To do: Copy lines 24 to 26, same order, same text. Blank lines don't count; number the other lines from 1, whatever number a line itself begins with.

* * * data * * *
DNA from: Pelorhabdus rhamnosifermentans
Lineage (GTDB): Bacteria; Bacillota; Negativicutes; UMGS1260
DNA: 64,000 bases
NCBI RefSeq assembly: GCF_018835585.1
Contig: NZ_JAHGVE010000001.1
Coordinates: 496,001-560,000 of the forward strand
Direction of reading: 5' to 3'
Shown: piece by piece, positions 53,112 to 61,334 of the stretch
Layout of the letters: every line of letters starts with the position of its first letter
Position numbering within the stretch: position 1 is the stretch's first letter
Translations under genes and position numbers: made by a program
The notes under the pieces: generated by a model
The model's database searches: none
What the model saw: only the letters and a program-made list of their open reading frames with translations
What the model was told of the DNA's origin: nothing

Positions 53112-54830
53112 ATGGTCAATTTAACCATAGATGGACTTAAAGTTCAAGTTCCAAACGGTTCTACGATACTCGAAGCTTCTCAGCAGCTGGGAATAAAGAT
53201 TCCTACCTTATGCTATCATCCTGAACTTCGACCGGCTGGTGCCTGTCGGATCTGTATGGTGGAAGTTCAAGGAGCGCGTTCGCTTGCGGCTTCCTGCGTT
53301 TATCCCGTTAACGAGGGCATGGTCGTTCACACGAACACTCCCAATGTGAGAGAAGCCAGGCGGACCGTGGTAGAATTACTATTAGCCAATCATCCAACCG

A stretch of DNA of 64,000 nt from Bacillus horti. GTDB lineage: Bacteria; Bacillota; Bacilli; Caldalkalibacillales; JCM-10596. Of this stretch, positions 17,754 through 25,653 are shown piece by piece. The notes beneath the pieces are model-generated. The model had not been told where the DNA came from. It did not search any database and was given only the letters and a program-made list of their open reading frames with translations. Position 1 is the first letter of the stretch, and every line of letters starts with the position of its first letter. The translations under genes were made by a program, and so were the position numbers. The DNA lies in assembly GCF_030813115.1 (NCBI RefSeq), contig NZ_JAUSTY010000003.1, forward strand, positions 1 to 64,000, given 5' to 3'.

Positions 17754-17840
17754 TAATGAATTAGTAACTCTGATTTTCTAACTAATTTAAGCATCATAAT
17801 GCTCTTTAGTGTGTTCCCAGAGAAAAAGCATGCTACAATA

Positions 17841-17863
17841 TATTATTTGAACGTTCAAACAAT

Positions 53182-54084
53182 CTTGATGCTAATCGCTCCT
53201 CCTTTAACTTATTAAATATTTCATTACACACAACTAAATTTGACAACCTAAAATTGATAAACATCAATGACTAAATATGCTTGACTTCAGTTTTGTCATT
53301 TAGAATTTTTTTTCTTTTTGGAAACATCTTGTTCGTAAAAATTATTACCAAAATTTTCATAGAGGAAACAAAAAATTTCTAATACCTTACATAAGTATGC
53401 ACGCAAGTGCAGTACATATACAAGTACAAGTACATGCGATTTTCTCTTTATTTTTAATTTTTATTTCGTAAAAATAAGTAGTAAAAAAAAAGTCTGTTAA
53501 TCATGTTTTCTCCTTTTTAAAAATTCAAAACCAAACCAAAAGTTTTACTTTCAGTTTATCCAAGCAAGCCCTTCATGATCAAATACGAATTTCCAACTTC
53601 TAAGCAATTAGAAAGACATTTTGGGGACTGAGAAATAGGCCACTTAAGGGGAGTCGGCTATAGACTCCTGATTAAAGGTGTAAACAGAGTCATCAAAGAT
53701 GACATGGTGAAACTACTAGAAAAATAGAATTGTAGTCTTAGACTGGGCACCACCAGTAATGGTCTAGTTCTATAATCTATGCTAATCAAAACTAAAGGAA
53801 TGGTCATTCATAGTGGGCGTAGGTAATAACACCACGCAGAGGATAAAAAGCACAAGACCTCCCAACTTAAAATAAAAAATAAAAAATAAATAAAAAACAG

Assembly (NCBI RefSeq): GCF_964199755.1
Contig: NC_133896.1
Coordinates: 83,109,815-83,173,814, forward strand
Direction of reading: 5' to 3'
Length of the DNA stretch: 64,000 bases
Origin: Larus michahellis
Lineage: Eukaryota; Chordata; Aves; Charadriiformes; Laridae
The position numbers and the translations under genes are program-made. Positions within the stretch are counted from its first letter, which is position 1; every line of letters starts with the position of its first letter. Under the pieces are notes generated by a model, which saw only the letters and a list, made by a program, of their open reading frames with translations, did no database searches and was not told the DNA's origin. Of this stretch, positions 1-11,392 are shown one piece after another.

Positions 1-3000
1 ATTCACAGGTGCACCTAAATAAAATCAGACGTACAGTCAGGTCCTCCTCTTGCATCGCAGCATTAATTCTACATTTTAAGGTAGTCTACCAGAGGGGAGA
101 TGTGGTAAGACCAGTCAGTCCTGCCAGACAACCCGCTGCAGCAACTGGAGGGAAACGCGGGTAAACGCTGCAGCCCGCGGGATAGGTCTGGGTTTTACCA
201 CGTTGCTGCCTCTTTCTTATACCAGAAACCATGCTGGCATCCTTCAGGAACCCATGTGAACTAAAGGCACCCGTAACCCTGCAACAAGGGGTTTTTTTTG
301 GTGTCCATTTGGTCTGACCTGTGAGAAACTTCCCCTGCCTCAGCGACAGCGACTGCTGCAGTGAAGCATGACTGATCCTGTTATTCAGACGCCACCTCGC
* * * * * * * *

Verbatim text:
Positions 17841-17863
17841 TATTATTTGAACGTTCAAACAAT

Positions 53182-54084